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What makes coffee taste good? Digging deeper, what makes a brew delicious to you, but not-so-tasty to your coworker? It is all about those coffee flavor profiles!

Each coffee bean is packed full of chemical and organic compounds, developing the taste of the brew. Even the soil the beans grow in and the water used to hydrate the plant impact the taste. The way the beans are processed – such as drying and storing – changes the taste further. A lot goes into each drop of java!

The next time you are craving a caffeine hit, try to explore the sensory experience. Smell the dry coffee grounds. Inhale the aroma after you add water. When you take that first sip, try to identify the tastes you are uncovering. You can use a coffee taster’s flavor wheel like this to note your impressions. For the full cupping experience, check out these step-by-step instructions and become a real expert. 

The more you pay attention to the flavors in coffee, the more notice you take of those you enjoy most. This will improve your coffee experience. 


Common Coffee Flavor Profiles


The World Coffee Research Sensory Lexicon is a repository of everything you could possibly want to know about coffee flavor profiles. All of these flavor profiles are determined by sensory experts and leaders in the coffee industry. The goal is to use this information to make coffee better, from the seed to the cup you enjoy at work.

Of course, there are a lot of coffee flavor profiles in that lexicon! If you are new to figuring out flavors, it can be overwhelming. Even the more basic taster’s wheel represents many flavor options. We’re here to help, with a quick explanation of the most common coffee flavor profiles you are likely to find in your cup. Once you have these down, you’ll find it easier to explore further.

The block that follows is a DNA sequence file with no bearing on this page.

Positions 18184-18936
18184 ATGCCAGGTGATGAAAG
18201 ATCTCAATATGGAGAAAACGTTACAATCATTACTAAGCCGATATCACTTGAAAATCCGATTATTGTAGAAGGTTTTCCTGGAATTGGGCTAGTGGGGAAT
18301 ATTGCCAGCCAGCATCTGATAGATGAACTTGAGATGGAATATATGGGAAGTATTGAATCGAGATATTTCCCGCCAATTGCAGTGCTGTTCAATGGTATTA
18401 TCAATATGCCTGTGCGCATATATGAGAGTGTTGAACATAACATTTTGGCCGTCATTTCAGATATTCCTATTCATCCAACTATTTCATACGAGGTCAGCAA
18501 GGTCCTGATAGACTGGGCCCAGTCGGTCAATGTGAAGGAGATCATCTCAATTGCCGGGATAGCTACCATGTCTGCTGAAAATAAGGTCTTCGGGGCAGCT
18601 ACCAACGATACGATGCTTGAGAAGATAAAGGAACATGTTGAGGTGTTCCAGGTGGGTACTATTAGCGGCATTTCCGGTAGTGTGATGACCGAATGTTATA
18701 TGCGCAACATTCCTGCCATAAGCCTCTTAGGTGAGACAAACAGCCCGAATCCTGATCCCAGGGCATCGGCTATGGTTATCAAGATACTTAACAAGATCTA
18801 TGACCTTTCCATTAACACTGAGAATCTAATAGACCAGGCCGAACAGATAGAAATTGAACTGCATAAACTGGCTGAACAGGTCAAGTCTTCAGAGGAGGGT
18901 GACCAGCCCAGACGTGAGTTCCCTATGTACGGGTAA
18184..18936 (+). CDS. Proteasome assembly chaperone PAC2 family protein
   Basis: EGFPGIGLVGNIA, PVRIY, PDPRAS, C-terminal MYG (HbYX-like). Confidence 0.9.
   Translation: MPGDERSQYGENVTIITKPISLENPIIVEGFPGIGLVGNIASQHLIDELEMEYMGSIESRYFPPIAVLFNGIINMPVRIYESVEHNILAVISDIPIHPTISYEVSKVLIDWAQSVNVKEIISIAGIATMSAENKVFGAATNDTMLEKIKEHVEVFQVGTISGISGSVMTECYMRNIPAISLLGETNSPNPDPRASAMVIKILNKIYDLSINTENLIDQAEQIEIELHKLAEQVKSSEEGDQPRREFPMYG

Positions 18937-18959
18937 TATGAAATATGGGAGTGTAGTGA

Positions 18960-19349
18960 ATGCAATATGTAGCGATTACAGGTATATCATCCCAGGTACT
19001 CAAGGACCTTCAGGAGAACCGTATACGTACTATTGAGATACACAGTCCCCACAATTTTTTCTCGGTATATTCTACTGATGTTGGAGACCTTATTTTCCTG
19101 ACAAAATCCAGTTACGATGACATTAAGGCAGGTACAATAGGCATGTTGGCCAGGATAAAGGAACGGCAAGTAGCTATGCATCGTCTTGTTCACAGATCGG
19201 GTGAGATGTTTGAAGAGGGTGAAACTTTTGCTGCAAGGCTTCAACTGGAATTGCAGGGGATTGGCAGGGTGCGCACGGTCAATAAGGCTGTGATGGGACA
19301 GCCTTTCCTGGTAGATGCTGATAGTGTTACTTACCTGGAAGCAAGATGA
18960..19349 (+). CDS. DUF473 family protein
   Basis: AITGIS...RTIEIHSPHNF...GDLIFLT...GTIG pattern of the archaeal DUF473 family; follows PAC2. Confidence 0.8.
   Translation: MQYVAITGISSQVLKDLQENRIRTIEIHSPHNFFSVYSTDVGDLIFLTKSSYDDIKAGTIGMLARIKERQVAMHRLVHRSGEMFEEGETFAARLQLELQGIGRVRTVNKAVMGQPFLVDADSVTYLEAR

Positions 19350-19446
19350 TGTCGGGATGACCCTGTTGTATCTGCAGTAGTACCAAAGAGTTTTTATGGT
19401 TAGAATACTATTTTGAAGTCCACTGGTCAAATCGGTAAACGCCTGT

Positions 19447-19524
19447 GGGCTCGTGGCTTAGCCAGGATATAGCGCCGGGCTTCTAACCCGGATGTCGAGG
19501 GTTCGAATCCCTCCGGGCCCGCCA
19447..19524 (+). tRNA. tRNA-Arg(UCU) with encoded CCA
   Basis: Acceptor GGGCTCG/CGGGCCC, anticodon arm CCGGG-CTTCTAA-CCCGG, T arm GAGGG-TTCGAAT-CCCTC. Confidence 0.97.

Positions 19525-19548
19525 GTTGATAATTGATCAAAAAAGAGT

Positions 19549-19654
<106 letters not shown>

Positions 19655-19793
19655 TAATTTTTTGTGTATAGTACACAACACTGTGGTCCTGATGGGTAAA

If you detect a bright, tangy, dry sensation when you sip your coffee, almost like a glass of wine, that is acidity. It does not mean that the coffee itself is more acidic than another roast. The pH level of coffee always stays around 5 or 6 no matter the brew. Rather, it adds vibrancy, elevating your cup into something special. 

Without acidity, coffee is flat, boring, and dull. That being said, coffee should not be so acidic that it seems sour or dries your mouth. You are likely to find flavors like fruit in the flavor wheel for a nicely acidic cup of coffee. These may be reminiscent of peach or pineapple.

The acidity flavor profile is more common in lighter roasts of coffee. The darker a bean is roasted, the less this sensation emerges.



Nobody wants a truly bitter cup of coffee! However, bitterness is an important flavor profile in coffee so long as it is balanced. Think about an enjoyable bite of quality dark chocolate versus a harsh medicinal taste. Without a touch of bitterness, coffee seems too sweet or too acidic to many connoisseurs. 

If coffee is overwhelmingly bitter it, has likely been over roasted or over-extracted. Going back even further, the bean itself may have been picked before its prime. On the flavor wheel, you might find an overly bitter brew in the burnt section or under the chemical segment with a medicinal taste. 



This is the mild, smooth taste sensation of coffee. If you sense something akin to chocolate, fruit, or caramel in your brew, that is the sweetness profile coming out to play. Note: coffee has a level of sweetness even without sugar, so while there is no problem with sweetening your coffee, here we are talking about a brew without alterations.